Loading…
Monday, September 22, 2014
Current Weather
Loading Current Weather....
Published: Tuesday, 2/28/2006

Time off for bad behavior

AND the gold medal for the most boorish behavior goes to? Let's all chant it together: "USA! USA!"

Despite winning 25 medals, second only to Germany and the second-highest medal haul in Winter Olympic Games history, the United States will take something else away from the two-week extravaganza in Torino, Italy - a reputation for immature and embarrassing behavior.

Let's acknowledge that the great majority of American athletes competing in Italy performed to the best of their abilities and remained sportsmen true to the Olympic ideals.

What could be more inspiring than the stunning act of generosity of gold-medal winning U.S. speed skater Joey Cheek? Cheek donated $40,000 in bonus money to Right to Play, a Canadian-based charity helping children in Chad and Zambia, a gesture which inspired some of his teammates and competitors as well as U.S. corporations to make contributions and pledges of their own that surpassed $500,000 by the close of the Olympics.

But there were several American athletes who were so consumed with self-gratification and petty arguments that they gave fresh meaning to an old cliche - "ugly Americans."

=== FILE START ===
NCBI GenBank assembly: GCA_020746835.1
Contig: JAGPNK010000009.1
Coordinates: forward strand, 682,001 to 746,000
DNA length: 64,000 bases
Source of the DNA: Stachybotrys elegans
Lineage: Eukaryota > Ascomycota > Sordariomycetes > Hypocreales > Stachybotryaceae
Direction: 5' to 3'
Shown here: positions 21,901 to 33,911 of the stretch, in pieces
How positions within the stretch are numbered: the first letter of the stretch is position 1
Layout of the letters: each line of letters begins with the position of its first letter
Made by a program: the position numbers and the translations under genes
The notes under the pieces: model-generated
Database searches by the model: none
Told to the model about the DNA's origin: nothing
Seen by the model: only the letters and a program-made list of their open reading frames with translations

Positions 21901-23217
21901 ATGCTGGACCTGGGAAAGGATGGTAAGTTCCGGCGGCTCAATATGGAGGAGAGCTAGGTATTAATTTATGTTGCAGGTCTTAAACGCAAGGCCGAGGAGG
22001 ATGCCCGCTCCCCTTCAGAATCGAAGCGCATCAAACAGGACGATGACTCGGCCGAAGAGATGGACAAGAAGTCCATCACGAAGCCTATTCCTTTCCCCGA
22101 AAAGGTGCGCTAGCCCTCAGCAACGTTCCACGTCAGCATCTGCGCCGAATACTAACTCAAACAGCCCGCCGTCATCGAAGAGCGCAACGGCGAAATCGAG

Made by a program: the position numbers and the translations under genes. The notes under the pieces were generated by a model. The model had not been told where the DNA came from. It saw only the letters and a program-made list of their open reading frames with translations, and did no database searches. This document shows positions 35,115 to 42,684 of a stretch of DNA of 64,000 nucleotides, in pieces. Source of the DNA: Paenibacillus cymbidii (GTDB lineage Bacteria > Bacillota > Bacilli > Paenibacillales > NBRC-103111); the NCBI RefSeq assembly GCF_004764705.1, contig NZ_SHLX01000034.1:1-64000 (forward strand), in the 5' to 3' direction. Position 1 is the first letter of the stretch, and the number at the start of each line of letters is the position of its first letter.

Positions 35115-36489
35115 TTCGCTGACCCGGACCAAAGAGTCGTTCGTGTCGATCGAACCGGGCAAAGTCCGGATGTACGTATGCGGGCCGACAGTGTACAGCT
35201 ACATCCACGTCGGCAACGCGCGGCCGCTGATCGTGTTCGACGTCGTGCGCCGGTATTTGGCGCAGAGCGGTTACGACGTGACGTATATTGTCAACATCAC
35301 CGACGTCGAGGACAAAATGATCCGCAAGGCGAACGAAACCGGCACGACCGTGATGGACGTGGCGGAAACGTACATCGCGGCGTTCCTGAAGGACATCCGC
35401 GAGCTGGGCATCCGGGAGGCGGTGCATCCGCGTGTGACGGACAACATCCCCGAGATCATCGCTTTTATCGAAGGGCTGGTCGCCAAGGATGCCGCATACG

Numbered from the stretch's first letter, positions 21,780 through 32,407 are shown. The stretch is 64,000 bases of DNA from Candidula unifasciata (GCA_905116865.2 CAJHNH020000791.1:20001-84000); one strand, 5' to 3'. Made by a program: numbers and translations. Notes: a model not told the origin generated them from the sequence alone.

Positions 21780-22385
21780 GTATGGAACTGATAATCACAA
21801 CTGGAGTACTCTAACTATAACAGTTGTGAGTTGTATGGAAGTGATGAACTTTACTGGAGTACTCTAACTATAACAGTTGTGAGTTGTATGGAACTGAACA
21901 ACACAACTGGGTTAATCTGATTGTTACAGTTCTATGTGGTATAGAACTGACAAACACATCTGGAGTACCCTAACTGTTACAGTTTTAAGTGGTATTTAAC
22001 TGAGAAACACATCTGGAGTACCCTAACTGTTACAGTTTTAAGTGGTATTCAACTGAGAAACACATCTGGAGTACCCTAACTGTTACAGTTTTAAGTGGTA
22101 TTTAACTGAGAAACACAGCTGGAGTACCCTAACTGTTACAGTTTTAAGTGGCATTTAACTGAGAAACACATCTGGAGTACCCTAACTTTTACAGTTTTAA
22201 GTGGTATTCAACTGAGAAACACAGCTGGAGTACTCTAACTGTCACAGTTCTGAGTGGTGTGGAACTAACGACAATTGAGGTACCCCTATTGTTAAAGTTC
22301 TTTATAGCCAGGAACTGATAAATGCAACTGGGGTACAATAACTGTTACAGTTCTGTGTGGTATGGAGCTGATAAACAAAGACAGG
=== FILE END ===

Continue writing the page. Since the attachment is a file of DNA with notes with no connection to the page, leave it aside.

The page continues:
Snowboarder Lindsey Jacobellis' decision to showboat just short of the finish line led to a fall and cost her the gold medal. Figure skater Johnny Weir blamed a tardy bus for his poor performance. Aerial freestyle skier Jeret Peterson was sent home early from the games after punching out a friend after a night of drinking.

But those folks are also-rans in this particular Olympic category. The medal winners trounced the field. Speed-skaters Chad Hedrick and Shani Davis take the silver and bronze - you decide the order - for their childish and very public bickering.

The gold? Finally, a prize for skiier Bode Miller. Miller had been expected to compete for medals in five events. He got none, and wasn't even able to complete three of the five. Still, he insisted he had an "awesome Olympics."

We assume he was explaining that the bars and nightlife of Torino, which he got to know quite well, were wonderful.



Guidelines: Please keep your comments smart and civil. Don't attack other readers personally, and keep your language decent. If a comment violates these standards or our privacy statement or visitor's agreement, click the "X" in the upper right corner of the comment box to report abuse. To post comments, you must be a Facebook member. To find out more, please visit the FAQ.